'Hoos Make Statement on Home Turf
Nov. 5, 2015
CHARLOTTESVILLE — When the selections for the NCAA tournament are announced late Sunday night, the University of Virginia field hockey team won’t have to worry about a repeat of 2014, when it was stunned not to receive an invitation.
Those Cavaliers faded late after earning a share of the ACC’s regular-season title. Virginia slumped into Selection Sunday with a 12-8 record and a four-game losing streak.
These Cavaliers are surging. They won five of their final seven regular-season games and then bolstered their NCAA credentials Thursday with a 5-1 victory over Duke in an ACC tournament quarterfinal at the University Hall Turf Field.
That marked the third time this season UVA (14-4) has scored at least five goals.
“I think everyone’s mindset was really on,” sophomore midfielder Tara Vittese said. “Everyone was focused on winning the game, and we just came out and played for 70 minutes really well.”
The victory was the Wahoos’ first in the ACC tourney since 2010. Another win Friday would strengthen their bid to host a regional during the NCAA tournament’s opening weekend.
In the first semifinal, fourth-seeded Virginia faces top-seeded Syracuse (16-0) at the Turf Field at 1 p.m. This will be a rematch of their Sept. 25 clash at Syracuse, where the Orange prevailed 3-1.
“It was a close one, but we didn’t feel we put our [best] performance out,” junior midfielder Lucy Hyams said. “So we’re excited to go show them what UVA field hockey is all about.”
In the latest National Field Hockey Coaches Association rankings, Syracuse is No. 1, and Duke is No. 4, one spot ahead of UVA. But the `Hoos handled the Blue Devils during the regular season, winning 4-2 in Charlottesville on Sept. 18, and they dominated again Friday.
“I think we did an awesome job today,” said Hyams, who like Vittese was named to the All-ACC first team this week.
Vittese took four shots in the first three minutes. None found the mark, but her aggressiveness spread among the rest of the team. Less than four minutes into the game, freshman striker Greta Ell collected the first goal, and Hyams scored about 10 minutes later to put the Cavaliers ahead 2-0.
The score was unchanged at the break, but Virginia added two more goals in the first five minutes of the second half — the first by junior striker Riley Tata and the second by Vittese — to blow the game open.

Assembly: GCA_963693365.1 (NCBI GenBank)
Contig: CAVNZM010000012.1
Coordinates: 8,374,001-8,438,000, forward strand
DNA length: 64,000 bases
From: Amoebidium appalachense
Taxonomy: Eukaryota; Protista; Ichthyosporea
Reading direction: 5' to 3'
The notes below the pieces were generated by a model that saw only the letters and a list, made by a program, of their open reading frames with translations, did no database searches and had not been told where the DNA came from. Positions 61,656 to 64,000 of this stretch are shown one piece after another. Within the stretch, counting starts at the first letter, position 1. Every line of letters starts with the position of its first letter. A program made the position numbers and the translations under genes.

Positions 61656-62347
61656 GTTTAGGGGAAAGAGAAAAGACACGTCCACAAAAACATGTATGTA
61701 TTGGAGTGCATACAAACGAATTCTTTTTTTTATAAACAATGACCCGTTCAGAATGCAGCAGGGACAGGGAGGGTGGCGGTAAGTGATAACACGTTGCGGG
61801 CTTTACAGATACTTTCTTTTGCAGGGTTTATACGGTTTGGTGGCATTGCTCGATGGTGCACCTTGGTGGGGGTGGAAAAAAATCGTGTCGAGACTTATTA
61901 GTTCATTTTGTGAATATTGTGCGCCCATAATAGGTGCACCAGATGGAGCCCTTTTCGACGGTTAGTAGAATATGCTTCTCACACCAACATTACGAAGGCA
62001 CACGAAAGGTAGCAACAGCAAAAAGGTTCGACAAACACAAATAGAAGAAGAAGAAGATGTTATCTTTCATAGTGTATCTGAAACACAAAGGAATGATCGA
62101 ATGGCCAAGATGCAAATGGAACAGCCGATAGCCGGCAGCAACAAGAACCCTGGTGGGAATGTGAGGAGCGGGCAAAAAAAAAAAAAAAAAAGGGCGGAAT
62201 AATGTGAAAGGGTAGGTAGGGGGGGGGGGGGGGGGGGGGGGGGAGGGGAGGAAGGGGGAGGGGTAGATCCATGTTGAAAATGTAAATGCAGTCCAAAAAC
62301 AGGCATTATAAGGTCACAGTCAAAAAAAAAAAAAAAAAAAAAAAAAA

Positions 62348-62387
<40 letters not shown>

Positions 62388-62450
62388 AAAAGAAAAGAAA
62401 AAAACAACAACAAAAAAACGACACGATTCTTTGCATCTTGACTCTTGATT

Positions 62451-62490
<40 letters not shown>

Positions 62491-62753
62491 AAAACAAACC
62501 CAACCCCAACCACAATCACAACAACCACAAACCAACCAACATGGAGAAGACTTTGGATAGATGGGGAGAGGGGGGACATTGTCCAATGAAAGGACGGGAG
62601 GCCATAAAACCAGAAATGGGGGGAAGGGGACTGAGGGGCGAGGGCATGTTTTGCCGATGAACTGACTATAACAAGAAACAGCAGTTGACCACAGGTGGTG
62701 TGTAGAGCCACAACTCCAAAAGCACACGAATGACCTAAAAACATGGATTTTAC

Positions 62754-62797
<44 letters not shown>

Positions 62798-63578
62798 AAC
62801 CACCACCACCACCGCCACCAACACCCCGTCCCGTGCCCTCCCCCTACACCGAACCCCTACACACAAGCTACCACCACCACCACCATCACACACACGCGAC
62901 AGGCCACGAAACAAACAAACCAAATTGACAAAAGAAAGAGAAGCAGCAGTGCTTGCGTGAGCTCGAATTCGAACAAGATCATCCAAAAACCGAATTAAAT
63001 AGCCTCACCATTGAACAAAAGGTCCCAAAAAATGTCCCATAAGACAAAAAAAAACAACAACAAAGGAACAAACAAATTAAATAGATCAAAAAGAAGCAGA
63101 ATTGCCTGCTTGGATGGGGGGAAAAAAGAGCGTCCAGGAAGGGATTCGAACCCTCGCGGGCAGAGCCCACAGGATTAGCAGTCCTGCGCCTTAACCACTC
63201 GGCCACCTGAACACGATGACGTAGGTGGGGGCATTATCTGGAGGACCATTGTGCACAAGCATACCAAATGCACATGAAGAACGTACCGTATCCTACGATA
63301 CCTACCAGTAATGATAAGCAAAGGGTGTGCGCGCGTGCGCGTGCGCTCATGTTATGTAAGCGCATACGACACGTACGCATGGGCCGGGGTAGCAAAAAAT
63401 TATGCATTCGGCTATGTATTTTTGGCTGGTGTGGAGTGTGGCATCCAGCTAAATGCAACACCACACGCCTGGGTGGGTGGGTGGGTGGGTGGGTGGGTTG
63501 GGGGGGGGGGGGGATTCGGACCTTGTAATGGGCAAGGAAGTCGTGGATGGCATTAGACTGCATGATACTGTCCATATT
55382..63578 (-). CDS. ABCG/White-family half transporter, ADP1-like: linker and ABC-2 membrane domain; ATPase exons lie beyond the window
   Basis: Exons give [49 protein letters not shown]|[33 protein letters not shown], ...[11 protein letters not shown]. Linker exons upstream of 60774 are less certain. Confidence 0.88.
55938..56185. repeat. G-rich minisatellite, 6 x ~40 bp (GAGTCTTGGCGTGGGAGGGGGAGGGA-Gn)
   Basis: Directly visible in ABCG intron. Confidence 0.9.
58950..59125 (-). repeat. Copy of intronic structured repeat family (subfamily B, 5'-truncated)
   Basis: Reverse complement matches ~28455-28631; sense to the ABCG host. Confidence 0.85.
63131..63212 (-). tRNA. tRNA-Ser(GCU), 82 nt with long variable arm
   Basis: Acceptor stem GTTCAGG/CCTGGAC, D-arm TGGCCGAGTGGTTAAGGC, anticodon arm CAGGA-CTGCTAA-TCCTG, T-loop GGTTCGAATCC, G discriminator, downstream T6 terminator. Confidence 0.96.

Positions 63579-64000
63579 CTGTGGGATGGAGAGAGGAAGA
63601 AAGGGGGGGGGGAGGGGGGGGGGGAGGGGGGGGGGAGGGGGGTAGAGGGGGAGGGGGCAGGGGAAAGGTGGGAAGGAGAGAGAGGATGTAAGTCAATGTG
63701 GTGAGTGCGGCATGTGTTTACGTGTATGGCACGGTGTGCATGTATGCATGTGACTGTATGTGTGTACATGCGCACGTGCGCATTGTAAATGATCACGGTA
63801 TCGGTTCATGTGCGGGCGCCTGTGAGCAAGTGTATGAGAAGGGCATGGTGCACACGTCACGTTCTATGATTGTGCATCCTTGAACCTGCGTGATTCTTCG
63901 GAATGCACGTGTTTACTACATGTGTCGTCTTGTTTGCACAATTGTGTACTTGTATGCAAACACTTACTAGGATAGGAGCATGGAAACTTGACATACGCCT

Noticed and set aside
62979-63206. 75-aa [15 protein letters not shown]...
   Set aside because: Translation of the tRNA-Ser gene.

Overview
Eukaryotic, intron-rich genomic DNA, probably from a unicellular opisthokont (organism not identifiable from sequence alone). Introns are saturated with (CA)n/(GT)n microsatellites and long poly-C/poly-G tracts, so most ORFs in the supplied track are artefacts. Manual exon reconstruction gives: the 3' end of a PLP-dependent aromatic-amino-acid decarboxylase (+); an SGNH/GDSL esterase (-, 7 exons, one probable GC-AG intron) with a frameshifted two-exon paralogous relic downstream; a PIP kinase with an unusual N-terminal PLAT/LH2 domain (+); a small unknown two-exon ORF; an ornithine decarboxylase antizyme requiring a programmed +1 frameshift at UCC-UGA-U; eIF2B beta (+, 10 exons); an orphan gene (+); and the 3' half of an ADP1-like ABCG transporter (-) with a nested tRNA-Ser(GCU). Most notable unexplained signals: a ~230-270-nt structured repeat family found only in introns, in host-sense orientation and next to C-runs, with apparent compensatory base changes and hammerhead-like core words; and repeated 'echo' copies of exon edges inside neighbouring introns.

Hyams’ second goal, with 21:33 remaining, made it 5-0 and effectively dashed Duke’s comeback hopes. The Blue Devils (12-6) finally broke through on a goal by Alexa Mackintire with about three minutes remaining, but the day belonged to the Cavaliers.
“They trusted each other,” Virginia head coach Michele Madison said of her players. “They passed the ball. They didn’t just over-use Tara and Lucy, and they were able to spread out and give other players an opportunity to advance the ball down the field.”
This is the first time since 2009 the `Hoos have hosted the ACC tournament, and they don’t want to squander the opportunity. Madison said she didn’t bring up the 2014 postseason with her players. She didn’t need to.
“I was glad we played the first game,” Madison said. “I think this team was just chomping at the bit, and it was good to get them out there [at 11 a.m.].
“They were just extremely excited to play at home, get their attack going, and they were able to get on the board early, and they built the momentum off of that.”
The Cavaliers played without one of their best backs, sophomore Nadine de Koning, who started all 17 regular-season games. But freshman Laura Schnatmeier filled in admirably for De Koning, who is likely to play Friday against Syracuse.
“It was definitely nerve-wracking a little bit, because Nadine’s been in that position all year, and she plays the entire game,” Vittese said. “But I think everyone, especially Laura, really stepped up. We knew we didn’t have one important piece of our team, but we played around it and we trusted everyone and we ended up getting the job done.”
Now comes a date with the nation’s top-ranked team. Syracuse has outscored opponents 64-13 this season and is a lock for a top-4 seed in the NCAA tournament.
“It’s a huge challenge,” Madison said.
Hyams said: “It’s great to have [the ACC tourney] on our home turf. It gives us an extra advantage, having our family and friends here to support us.”